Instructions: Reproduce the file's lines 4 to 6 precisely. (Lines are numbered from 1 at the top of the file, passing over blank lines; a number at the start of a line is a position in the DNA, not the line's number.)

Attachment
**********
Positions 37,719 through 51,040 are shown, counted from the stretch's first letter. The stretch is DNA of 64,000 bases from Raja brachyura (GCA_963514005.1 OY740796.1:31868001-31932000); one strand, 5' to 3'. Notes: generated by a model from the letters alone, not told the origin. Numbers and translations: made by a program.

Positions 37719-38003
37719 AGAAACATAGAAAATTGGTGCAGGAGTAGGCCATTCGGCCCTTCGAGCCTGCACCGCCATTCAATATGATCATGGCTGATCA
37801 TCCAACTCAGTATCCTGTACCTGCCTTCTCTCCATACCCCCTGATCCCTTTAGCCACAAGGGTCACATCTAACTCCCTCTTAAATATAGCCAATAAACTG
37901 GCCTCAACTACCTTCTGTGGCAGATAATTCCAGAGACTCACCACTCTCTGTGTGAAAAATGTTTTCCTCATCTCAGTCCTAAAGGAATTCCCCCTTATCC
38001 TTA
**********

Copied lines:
37801 TCCAACTCAGTATCCTGTACCTGCCTTCTCTCCATACCCCCTGATCCCTTTAGCCACAAGGGTCACATCTAACTCCCTCTTAAATATAGCCAATAAACTG
37901 GCCTCAACTACCTTCTGTGGCAGATAATTCCAGAGACTCACCACTCTCTGTGTGAAAAATGTTTTCCTCATCTCAGTCCTAAAGGAATTCCCCCTTATCC
38001 TTA